Now the Castro is on its way to becoming an artifact. West Hollywood and Chelsea are increasingly expensive playgrounds for straight trust fund kids – many of whom enjoy the gay bars, but just for the music. These ghettos are going the way of Little Italies and Chinatowns – important in their day, now… something else.

What about the rest of gay culture? Well, what is gay, anyway? Think of that hit show “Queer Eye for the Straight Guy.” For many straight Americans, that’s what gays were: sophisticated, witty, fashion mavens who knew how to coordinate and decorate and pair the right wine with an entrée. Even then, only ten years ago, there were plenty of straight people who knew this was an exaggerated stereotype that not every gay man fit. Gay men for the most part knew it was a minstrel show. That urban sophisticate archetype was, for decades, the only positive portrayal of gays, but those who were gay knew that not everyone was going to fit that mold.

So, good riddance to the gay esthete stereotype? Maybe.

What about the divas, the movies, the touchstones of gay life that would always get gay men singing in a piano bar. Liza! Who? “No wire hangers, ever!” What are you talking about? Auntie Mame! Who’s aunt? Drag queens? If they’re not really trans, then what’s the point of drag?

Again, does any of this matter? Gays and lesbians are about to, if Supreme Court watchers are right, achieve the victory of marriage equality nationwide very soon. That was something unthinkable a generation ago. Of course, not every gay man or lesbian wants to marry. Not every straight man or woman wants to marry. But marriage has been the number one goal of the gay rights movement for over a decade now. We have been pounding on the door of what has been a straight institution for a long time.

I think we can compare the assimilation and fragmentation of gay culture to the assimilation of most minority cultures into the mainstream.  Assimilating into the predominant culture has traditionally been a prerequisite for fuller acceptance and recognition of rights. Malcolm Gladwell wrote an article about this in the New Yorkerlast year:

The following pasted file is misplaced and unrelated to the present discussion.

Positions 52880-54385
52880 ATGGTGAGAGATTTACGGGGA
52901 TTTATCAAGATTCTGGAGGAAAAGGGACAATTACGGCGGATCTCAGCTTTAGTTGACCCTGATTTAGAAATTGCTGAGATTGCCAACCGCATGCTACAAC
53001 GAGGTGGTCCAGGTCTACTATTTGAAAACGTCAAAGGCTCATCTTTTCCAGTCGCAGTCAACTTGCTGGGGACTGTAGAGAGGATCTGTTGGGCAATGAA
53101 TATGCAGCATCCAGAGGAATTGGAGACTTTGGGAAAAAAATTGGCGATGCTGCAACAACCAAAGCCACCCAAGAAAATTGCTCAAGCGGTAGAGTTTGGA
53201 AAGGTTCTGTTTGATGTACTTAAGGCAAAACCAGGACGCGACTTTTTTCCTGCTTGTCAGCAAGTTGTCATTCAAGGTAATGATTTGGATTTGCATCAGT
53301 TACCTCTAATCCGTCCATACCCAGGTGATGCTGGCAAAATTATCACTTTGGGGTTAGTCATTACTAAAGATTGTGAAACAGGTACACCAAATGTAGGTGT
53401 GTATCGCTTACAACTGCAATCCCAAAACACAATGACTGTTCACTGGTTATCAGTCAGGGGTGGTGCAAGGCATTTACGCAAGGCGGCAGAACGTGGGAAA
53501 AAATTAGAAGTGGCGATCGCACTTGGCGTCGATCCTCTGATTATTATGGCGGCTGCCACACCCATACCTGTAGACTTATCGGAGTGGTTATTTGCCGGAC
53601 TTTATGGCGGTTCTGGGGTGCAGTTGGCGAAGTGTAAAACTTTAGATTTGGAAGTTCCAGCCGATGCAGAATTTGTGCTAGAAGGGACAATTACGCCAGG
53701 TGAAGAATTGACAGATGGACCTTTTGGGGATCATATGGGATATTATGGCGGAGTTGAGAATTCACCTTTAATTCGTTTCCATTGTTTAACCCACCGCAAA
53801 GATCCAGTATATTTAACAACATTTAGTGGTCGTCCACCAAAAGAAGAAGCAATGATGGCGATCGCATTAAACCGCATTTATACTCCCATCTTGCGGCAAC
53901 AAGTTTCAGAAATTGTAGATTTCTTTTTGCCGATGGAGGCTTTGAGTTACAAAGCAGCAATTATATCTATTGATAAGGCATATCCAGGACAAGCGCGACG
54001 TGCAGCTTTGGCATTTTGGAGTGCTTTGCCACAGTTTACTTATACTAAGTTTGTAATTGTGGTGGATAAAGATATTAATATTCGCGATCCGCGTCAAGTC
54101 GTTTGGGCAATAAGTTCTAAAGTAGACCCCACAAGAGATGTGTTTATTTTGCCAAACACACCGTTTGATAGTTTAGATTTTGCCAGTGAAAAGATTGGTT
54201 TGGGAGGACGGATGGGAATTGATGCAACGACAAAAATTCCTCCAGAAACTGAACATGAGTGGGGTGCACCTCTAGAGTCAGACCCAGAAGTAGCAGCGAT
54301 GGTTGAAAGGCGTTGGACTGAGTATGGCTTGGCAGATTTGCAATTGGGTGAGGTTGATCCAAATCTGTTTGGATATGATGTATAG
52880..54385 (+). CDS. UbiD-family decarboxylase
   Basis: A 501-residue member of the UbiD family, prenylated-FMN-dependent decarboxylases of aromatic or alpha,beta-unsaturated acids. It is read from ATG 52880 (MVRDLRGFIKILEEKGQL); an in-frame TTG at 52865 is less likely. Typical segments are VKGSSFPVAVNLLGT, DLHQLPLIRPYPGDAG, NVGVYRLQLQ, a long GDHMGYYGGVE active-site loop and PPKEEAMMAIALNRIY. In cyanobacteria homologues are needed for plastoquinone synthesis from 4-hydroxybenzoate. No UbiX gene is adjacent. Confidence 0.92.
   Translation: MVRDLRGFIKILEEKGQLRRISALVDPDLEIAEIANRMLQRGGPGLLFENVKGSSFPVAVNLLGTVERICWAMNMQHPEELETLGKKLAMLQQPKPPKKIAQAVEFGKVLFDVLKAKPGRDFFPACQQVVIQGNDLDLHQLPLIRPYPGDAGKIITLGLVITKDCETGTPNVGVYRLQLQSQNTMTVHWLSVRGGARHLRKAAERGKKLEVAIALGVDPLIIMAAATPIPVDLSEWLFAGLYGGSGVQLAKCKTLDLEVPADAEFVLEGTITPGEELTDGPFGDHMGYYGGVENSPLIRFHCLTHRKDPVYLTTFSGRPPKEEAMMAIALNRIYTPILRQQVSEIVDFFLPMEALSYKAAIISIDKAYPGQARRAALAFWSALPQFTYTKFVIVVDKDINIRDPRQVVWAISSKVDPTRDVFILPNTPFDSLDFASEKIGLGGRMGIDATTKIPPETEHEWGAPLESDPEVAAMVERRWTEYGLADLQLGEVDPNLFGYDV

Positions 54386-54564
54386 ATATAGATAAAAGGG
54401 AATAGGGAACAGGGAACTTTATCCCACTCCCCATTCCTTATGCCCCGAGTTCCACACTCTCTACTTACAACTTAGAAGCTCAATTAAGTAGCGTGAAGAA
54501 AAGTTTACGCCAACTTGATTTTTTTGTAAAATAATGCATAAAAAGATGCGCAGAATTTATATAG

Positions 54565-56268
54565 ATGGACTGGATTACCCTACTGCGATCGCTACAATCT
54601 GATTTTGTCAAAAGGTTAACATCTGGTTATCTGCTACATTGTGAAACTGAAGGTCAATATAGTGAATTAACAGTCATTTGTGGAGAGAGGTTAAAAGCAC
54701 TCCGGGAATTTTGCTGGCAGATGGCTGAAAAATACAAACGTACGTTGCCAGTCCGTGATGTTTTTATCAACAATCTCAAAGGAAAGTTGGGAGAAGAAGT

Mainstream American society finds it easiest to be tolerant when the outsider chooses to minimize the differences that separate him from the majority. The country club opens its doors to Jews. The university welcomes African-Americans. Heterosexuals extend the privilege of marriage to the gay community. Whenever these liberal feats are accomplished, we congratulate ourselves. 

“But it is not exactly a major moral accomplishment for Waspy golfers to accept Jews who have decided that they, too, wish to play golf. It is a much harder form of tolerance to accept an outsider group that chooses to maximize its differences from the broader culture. And the lesson … is that Americans aren’t very good at respecting the freedom of others to be so obnoxiously different.” 

If we define culture as the things that people of a certain persuasion hold dear, the activities they engage in, or the shared understanding of what makes the world tick, then what binds gays now? Could the general shared experience of gays be nothing more than hookup apps? Okay, I’m dating myself. But I miss that sense of being an outlaw, and the feeling of togetherness and shared identity that went with it.

What is essential to gay life will survive. But as with all cultures, what is not essential will pass. Perhaps to be only minimally remembered, and the term “gay” will seem quaint and outdated, a relic of the past when sexual identity mattered more, and gays and lesbians needed a common set of cultural touchstones to remind them that they belonged somewhere.

Yet, compared to when I was a kid, youngsters can come out of the closet and not necessarily face ostracism or get beaten up. Our president tweets “All people deserve to live free from fear, violence and discrimination, regardless of who they love.” Companies don’t dare portray gays as laughable stereotypes. And I can walk down the street with my partner and our two young girls and not get jeered at.

We’re mainstream now. And maybe that’s not such a bad thing.